WHIPPLE-Hundreds of youngsters and their families lined the banks of the small lake at the Washington County Fish and Game Club grounds on Duck Creek Road near Whipple for the club’s annual youth fishing derby Sunday afternoon.
“There were some people already here at 6 a.m., trying to get a good spot,” said Sid Antill, trustee with the fish and game club.
He said the fishing derby, open to the public, usually draws 200 to 300 kids, ages one to 17, who compete to catch the largest striped bass, crappie, largemouth bass, bluegill, or catfish.
First, second and third place prizes, including trophies and fishing equipment, are awarded in three age group categories-one to 6 years; 7 to 12 years; and 13 to 17 years.
“But everybody goes home with something,” Antill said. “It’s just great fun and gets the kids outdoors.”
Tom Bartlett of Marietta brought his two-year-old daughter, Kya, and other family members to Sunday’s event, noting his schedule doesn’t allow as much family time as he would wish.
“I think it’s is great,” he said. “If it wasn’t for this derby, my daughter might not learn how to fish.”
Bartlett’s niece, 7-year-old Megan Hedrick, said she enjoys the fishing.
“I like fishing, but I do not like the worms,” she said, adding that baiting the hook is tasked to her grandfather, John Bartlett.
“I’ll bait the hooks, but when they get a bite I’m more excited than they are,” John said of his grandchildren.
Raegan Sergent, 5, of Marietta said she has no problem handling fishing worms.
“I put them on the hook, but sometimes I keep them for pets,” she said.
Each fish caught was taken to a booth where they were measured and the size recorded before the children either put them on a stringer or released the fish back into the lake.
Tim Parrett is district manager for the Ohio Department of Natural Resources Division of Wildlife that provides grant funding to help support fishing derbies and other outdoor events by regional fish and game clubs.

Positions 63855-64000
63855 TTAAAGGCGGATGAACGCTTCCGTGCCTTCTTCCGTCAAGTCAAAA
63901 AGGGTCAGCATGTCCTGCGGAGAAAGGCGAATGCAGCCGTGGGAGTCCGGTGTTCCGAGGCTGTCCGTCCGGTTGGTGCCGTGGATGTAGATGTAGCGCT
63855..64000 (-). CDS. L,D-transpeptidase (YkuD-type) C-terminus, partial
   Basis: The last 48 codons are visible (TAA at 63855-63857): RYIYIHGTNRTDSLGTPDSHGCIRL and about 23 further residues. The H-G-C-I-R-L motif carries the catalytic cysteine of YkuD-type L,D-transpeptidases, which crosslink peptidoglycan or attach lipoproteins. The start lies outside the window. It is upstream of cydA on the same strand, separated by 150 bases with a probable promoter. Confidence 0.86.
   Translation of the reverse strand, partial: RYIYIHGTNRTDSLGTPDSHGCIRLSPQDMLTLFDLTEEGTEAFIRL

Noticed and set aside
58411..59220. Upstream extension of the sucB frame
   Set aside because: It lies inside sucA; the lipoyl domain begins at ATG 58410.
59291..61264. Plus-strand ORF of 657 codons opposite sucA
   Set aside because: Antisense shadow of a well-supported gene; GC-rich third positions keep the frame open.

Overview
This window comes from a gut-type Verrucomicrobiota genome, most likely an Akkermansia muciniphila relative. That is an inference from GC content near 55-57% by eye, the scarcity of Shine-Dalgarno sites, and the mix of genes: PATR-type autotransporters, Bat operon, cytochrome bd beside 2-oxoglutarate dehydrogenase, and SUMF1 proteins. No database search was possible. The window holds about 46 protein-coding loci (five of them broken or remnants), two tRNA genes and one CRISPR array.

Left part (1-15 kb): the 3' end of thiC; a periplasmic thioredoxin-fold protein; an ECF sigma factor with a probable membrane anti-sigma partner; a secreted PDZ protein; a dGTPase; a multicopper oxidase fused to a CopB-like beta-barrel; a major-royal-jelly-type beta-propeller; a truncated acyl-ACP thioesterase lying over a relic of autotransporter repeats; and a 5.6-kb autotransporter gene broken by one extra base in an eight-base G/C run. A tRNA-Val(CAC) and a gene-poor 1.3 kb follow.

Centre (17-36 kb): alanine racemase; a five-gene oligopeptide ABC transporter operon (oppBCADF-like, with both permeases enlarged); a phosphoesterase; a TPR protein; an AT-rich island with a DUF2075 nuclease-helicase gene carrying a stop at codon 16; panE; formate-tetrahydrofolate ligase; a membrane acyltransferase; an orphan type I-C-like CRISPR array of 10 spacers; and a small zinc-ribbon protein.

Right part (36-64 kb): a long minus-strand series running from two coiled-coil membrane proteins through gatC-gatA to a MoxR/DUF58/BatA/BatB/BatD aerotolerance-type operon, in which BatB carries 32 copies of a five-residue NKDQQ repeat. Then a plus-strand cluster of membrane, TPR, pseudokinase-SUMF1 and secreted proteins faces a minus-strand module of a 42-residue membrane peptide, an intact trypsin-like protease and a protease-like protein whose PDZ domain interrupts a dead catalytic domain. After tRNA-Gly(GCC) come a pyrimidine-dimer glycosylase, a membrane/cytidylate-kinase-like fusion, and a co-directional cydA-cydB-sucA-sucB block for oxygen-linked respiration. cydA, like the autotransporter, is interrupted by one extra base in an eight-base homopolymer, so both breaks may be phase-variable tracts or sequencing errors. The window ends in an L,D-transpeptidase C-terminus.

“We would not have the staff to do this if not for our partnership with the fish and game clubs,” he said. “And the division of wildlife funds these events strictly through fishing and hunting license and permit fees.”
The annual fishing derbies at the Washington County Fish and Game Club have been held since 1954.
“The first one was held at the old swimming pool at the Washington County Fairgrounds in Marietta,” Antill said.
Longtime club member Dan Porter, 90, recalled that up to 600 kids would participate in the earlier fishing derbies at the Merryhill pool.
“They’d bring in a truckload of catfish and dump them in the swimming pool,” he said. “Then they would drain the pool to get any fish out that were left after the fishing derby.”
Porter said the leftover live fish would be collected from the pool and released into area streams and rivers.
Antill said the club will also be sponsoring a fall family fishing day in September of this year, a small wild game hunt in October, and the annual youth deer hunt and orientation in November.
“Most of the funding for these events, except that used to purchase trophies and prizes, is provided through grants from the ODNR Division of Wildlife,” he said. “And we apply for the grants every year.”